Since I don't know you personally I can't be sure if you would like to hear about a couple of the animals one can occasionally and fleetingly see in Hong Kong.  I'll take a chance!

 

                        Just once in forty-five years I saw a flash of brown as a Barking Deer slipped through the undergrowth near the Taipo Forestry Reserve.  On the branches of the banyan tree which almost touch our dining room windows scamper squirrels attracted by the ripe fruit.  And this only a couple of hundred yards from Pokfulam Road, a major artery, which funnels buses on twenty six routes down to Central and beyond.

 

                        Two final Hong Kong treasures I would like to share with you are the Bamboo Orchid and the Variegated Bauhinia.  On the slopes of the Pat Sin (Eight Immortals) Range in the New Territories and on the bank of a stream in Tai Tam Reservor I have found the tiny  Bamboo Orchid.  In many places all over Hong Kong the Variegated Bauhinia can be seen in parks and by the roadside.  Looking up through its flowers on a summer day I often thought that I was looking though a cloud of pink and white snow flakes dancing in the air.

 

                        My delight in all the sights and sounds I have been telling you about must undoubtedly go back to the blackbirds, thrushes and curlews of my Irish childhood and to other priveliged revelations of nature at its loveliest and most moving.

 

                        When I was in, primary school during World War II our classes were enlivened by the brisk clip clop of the hooves of four immaculately groomed horses and the cheerful toots of a long post horn.  Lord Adare, a local landowner, did his bit to solve the petrol shortage by putting a stage coach on the road betwen Limerick city and Adare village.

 

                        Overhead dozens of swifts screamed as they swept through the air to dive into their nests set under the window-sills of the old Georgian houses in the Crescent.  You can understand why my lessons may have been a bit distracted.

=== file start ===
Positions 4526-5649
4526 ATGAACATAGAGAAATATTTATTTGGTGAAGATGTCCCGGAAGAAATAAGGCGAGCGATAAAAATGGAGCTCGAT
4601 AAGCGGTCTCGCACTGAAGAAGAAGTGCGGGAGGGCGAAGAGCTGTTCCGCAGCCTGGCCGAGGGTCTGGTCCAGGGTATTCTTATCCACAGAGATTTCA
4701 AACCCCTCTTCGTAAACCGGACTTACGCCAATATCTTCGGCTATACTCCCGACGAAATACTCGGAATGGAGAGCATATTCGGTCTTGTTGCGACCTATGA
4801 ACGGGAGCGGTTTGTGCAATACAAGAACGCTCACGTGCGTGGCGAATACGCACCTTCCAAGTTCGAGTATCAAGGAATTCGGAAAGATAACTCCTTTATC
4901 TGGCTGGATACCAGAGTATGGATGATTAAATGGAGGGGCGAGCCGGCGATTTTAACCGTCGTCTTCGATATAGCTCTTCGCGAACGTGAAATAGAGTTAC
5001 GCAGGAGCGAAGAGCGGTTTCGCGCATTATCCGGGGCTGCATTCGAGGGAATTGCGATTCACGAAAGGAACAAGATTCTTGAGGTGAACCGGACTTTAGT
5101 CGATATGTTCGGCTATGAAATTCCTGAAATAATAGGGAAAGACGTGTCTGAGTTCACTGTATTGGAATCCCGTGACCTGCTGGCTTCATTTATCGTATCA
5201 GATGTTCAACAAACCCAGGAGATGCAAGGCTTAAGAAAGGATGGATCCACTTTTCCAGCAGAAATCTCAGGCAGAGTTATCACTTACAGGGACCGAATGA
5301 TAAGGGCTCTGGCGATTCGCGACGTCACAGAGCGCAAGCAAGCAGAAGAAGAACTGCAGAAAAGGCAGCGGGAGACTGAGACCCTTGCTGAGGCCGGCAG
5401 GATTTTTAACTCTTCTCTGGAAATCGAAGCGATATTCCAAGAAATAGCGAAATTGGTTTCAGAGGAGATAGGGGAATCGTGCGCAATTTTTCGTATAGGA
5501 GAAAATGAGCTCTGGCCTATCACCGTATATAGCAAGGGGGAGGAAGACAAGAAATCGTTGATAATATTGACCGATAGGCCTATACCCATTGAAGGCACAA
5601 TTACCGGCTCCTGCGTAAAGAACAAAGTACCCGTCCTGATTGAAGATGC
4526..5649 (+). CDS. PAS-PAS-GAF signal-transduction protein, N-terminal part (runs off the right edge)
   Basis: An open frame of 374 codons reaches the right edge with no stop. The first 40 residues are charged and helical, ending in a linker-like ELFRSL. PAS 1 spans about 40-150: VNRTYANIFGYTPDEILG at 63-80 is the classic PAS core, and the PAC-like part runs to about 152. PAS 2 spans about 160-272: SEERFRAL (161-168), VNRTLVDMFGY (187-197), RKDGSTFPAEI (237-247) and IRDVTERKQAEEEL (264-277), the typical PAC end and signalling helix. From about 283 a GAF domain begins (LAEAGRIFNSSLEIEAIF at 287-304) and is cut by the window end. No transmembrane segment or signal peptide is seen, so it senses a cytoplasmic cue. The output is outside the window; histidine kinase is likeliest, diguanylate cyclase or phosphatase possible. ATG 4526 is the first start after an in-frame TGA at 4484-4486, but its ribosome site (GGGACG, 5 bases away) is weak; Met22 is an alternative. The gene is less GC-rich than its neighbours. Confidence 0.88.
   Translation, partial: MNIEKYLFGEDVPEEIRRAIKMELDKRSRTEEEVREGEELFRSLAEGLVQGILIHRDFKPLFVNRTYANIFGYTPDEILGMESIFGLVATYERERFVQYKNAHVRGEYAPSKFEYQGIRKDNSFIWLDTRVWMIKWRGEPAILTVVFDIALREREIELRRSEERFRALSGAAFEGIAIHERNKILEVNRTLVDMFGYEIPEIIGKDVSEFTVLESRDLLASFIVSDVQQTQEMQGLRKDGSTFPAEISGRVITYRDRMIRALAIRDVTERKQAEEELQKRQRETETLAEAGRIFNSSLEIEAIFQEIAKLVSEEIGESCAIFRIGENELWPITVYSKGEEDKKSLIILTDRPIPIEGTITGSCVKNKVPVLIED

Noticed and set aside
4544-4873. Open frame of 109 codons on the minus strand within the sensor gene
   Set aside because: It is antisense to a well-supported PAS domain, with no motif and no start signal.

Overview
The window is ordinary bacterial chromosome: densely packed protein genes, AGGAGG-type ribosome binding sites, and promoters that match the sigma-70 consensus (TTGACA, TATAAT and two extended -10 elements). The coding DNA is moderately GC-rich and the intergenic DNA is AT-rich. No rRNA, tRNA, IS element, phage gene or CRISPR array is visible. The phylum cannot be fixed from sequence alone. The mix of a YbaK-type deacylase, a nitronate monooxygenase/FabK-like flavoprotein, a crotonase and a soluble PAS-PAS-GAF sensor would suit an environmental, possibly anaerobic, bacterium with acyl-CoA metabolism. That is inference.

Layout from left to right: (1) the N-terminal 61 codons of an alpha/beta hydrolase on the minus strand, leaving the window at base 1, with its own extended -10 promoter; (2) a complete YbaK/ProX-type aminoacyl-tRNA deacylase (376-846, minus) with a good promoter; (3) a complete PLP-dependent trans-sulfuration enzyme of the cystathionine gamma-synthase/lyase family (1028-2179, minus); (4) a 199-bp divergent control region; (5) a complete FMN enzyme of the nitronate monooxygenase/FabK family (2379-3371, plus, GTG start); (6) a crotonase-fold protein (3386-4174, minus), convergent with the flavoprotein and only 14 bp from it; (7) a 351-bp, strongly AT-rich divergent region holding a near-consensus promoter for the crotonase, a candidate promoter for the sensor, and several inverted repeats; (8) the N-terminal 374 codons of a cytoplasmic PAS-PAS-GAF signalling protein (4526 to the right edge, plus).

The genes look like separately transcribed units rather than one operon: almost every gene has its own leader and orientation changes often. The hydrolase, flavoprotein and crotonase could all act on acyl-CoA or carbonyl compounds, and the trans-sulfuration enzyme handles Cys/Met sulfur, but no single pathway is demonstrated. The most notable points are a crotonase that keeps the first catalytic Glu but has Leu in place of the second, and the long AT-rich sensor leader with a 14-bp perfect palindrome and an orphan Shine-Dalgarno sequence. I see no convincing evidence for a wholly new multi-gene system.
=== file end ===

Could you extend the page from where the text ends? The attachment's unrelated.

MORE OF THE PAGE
To this day I can still see in my mind's eye the Swedish grain ship just arrived in Limerick port.  Surprisingly she was almost completely white.  Even more unbelievably (for I know and love ships too) the ship was festooned with hanging pots of red geraniums and cages of canaries and other brightly coloured birds.  All the, way from Buenos Aires she was.  I thought of an Irish poem which begins:  "There came a ship from Valparaiso" Same continent !  Equally romantic.

                        Most of all, however, my thoughts go back to two scenes of my early boyhood soon after I learned how to ride a bicycle.

 

                        In a second I am back sitting on a bank of the Mulcair in Co. Limerick with my father.   We are watching salmon, coiled into half circles, jumping a waterfall on the river. With equal speed I am standing one Spring morning on a winding country road near Patrickswell in that same county.  The mist is slowly lifting to reveal in all their sleek elegance dozens of mares and foals dotted all over an enormous, sloping pasture of a bloodstock farm.  Another magical moment.

 

                        I intend to circulate this letter to some friends, colleagues and students in Hong Kong and elsewhere.  Once again I thank you for sharing with us your magical moments.

 

 

            

                                                                                    Yours sincerely,

 

 

 

 

 

                                                                                    Sean Coghlan, S.J.